I promised to write up my presentation from the 2015 Complexity and Management Conference, which was entitled Exploring our Experience of Every Day Politics in Organizations. My task was to pull out a few themes which struck me, and to respond to the keynotes of Svend Brinkmann and Patricia Shaw. This post tries to identity common threads, lacunae and opportunities for thinking arising out of what our guests said and links these to reflections on what it might mean to reflect systematically on the politics of everyday life in organisations.
The first thing to offer by way of getting hold of the idea of the politics of everyday organisational life is to reach for the distinction that Paul Ricoeur made between le politique and la politique. By the former he meant the kind of politics that we talked about in the conference: every day organisational negotiations of power relations between people. This is sometimes referred to as polity, a discussion of the grounds and rationality of doing politics. By la politique he meant big politics, how groups of people organise themselves into political parties to represent their interests and contest social domination. For Ricoeur le politique and la politique are two sides of the same coin: it is impossible to have one without the other. The latter is the former writ large.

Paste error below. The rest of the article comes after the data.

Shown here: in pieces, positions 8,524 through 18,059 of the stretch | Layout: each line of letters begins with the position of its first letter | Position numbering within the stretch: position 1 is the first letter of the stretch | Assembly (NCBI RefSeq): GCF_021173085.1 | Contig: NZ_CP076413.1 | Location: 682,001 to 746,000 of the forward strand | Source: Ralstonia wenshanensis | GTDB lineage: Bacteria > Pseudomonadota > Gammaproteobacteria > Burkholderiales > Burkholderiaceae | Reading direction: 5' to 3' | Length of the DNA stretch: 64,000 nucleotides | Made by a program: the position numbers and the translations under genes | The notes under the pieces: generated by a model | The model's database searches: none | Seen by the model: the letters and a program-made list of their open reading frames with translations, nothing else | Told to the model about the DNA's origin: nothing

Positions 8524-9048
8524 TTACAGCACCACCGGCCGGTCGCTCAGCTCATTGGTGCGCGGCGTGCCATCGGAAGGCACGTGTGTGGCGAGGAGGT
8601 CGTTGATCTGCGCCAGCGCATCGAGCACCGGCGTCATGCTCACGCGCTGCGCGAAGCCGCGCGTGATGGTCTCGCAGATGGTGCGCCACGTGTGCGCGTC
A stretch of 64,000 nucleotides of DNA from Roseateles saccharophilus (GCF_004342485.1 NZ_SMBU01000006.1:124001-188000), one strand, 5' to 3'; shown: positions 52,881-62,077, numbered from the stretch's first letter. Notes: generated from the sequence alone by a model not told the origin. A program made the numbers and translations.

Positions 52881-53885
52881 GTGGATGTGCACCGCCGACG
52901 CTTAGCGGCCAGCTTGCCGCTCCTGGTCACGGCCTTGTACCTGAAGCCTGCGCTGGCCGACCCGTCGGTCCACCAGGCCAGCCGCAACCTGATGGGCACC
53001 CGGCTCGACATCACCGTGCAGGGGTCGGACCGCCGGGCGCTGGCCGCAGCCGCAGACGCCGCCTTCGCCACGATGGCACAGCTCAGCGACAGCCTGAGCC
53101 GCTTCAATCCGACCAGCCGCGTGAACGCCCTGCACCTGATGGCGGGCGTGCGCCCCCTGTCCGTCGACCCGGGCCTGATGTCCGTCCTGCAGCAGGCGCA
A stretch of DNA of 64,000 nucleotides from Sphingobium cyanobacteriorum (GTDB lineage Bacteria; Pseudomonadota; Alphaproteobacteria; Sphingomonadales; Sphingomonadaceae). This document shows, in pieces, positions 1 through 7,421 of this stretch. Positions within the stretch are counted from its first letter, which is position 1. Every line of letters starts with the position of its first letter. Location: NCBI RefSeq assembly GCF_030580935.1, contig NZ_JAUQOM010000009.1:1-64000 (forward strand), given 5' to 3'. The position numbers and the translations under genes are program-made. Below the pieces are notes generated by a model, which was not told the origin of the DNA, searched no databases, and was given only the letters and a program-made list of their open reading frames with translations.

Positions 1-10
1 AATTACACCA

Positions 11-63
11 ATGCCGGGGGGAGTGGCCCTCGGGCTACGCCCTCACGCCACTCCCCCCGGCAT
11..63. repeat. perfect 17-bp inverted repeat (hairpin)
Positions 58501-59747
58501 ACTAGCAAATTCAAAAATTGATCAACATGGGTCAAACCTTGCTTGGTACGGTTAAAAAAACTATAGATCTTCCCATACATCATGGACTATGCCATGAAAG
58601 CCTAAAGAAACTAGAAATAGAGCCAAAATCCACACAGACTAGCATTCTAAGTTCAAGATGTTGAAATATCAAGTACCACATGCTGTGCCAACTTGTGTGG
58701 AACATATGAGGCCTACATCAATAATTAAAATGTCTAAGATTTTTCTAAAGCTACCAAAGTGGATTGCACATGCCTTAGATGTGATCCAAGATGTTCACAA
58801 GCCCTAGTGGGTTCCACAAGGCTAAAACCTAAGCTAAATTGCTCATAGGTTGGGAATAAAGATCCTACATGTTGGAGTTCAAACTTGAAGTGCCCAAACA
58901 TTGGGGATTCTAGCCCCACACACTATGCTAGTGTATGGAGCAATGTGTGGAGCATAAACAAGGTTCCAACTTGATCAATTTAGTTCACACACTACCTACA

Both speakers at the conference mentioned Hannah Arendt particularly concerning her interest in the former term, le politique, which she understood as a way of rescuing contestation from other forms of social rationality, such as bureaucratic or economic rationality, which are more instrumental. Every day politics is a way of contesting power, more or less openly, and the alternative is often to imply that somehow rationality, of one kind or another, is above power. There is an appeal to ‘objectivity’, or ‘the facts’ or ‘what works’, or ‘what the figures show’, as though numbers could interpret and speak for themselves. In a recent book the sociologist Will Davies describes the way in which politics is ‘disenchanted’ by measurement in contemporary society, as though measurement reflects the way things ‘really are’.